From the loss of customer information to ownership rights of pop music, ethical issues about information are cropping up in many unexpected places. The ethical issues involving business intelligence and data warehousing are particularly subtle in their complexity and implications, but they share some common characteristics with other IT-related issues.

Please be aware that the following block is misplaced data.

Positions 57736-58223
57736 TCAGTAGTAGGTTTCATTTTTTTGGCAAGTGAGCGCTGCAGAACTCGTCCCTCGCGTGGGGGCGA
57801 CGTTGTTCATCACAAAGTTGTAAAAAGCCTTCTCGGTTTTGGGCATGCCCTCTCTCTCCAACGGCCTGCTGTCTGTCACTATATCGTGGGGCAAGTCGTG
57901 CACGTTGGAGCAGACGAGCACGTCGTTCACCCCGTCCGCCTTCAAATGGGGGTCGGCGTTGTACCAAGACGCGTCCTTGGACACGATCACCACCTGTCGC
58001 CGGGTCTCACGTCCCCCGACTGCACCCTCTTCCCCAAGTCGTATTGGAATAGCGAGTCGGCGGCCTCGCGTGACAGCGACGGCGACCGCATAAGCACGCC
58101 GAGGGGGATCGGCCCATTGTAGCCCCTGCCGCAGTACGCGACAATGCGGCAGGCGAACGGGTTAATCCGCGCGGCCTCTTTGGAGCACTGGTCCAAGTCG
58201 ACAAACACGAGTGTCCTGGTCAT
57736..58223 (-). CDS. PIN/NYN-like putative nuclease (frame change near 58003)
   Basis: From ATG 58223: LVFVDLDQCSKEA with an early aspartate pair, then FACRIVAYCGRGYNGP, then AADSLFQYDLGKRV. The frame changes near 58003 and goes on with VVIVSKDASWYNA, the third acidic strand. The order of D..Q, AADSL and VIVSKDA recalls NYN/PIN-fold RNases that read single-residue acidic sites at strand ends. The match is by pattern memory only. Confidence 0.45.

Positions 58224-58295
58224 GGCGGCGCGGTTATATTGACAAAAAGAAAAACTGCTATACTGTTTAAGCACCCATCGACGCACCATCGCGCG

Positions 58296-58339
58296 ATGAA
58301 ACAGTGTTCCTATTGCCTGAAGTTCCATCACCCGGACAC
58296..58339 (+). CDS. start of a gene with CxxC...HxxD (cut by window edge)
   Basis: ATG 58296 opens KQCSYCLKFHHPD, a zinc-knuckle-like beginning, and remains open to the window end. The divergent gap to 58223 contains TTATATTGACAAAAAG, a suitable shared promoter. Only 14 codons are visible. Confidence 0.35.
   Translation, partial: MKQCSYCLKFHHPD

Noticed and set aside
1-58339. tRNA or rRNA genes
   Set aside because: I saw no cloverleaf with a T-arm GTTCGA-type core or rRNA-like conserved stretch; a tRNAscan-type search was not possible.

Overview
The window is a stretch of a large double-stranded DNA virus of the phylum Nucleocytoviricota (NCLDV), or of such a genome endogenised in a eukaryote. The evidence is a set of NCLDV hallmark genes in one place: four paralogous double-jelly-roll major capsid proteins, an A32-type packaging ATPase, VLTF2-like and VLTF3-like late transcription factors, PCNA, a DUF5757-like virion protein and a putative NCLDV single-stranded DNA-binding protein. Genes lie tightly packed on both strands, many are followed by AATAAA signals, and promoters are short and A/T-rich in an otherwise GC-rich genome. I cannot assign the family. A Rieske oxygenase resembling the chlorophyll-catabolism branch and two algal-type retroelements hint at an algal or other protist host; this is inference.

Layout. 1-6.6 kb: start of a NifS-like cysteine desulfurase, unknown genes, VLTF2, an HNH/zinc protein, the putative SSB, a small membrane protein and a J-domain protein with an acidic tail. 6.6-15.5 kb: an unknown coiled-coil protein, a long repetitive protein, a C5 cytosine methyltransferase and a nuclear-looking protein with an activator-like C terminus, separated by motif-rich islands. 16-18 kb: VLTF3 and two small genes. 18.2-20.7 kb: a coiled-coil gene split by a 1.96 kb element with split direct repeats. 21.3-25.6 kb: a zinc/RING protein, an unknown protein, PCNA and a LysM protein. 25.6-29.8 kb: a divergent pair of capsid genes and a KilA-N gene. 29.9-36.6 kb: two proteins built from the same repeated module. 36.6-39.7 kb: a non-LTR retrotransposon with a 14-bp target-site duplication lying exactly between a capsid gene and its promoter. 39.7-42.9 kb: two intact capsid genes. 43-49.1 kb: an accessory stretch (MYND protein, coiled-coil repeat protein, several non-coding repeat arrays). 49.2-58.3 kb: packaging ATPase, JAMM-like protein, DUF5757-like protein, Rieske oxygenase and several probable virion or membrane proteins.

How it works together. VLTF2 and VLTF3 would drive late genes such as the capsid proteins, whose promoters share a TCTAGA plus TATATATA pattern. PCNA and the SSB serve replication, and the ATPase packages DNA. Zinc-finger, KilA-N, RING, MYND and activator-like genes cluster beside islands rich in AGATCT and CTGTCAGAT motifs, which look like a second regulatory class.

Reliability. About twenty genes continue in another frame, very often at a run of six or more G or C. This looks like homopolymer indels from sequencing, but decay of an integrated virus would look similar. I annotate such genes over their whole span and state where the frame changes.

In the past, IT professionals have been able to pass these issues on to executives, saying simply, It s not my problem let the boss decide. However, for many companies that approach is no longer acceptable, as the number and complexity of ethical issues have become a veritable tidal wave that no one can ignore. We must first recognize that ethics is a touchy subject. Ethical issues are messy in our diverse and global culture. Most want to avoid the subject altogether, evading controversy that may cause ill will among colleagues. It is difficult and sometimes impossible to find compromises that provide a balanced solution for all aspects in a given ethical issue. There is uncertainty as to where an ethical discussion will lead. Resolutions of an ethical issue may be inconclusive, complex or confusing. And, of course, discussions of ethics can degenerate into one-sided arguments driven by people with strong, predefined opinions. The world is changing rapidly, and so is the technology that drives that change, especially with BI and DW. There are many analysis activities that were inconceivable a few years ago. Now, these analyses are possible and performed daily at an acceptable cost. We are able to do so much more with BI/DW technology that we have not taken the time to determine where the boundaries really are?or should be. With declining levels of trust for corporations, there is a great anxiety to be squeaky clean about any ethical issue. Source and full article: www.teradata.coma>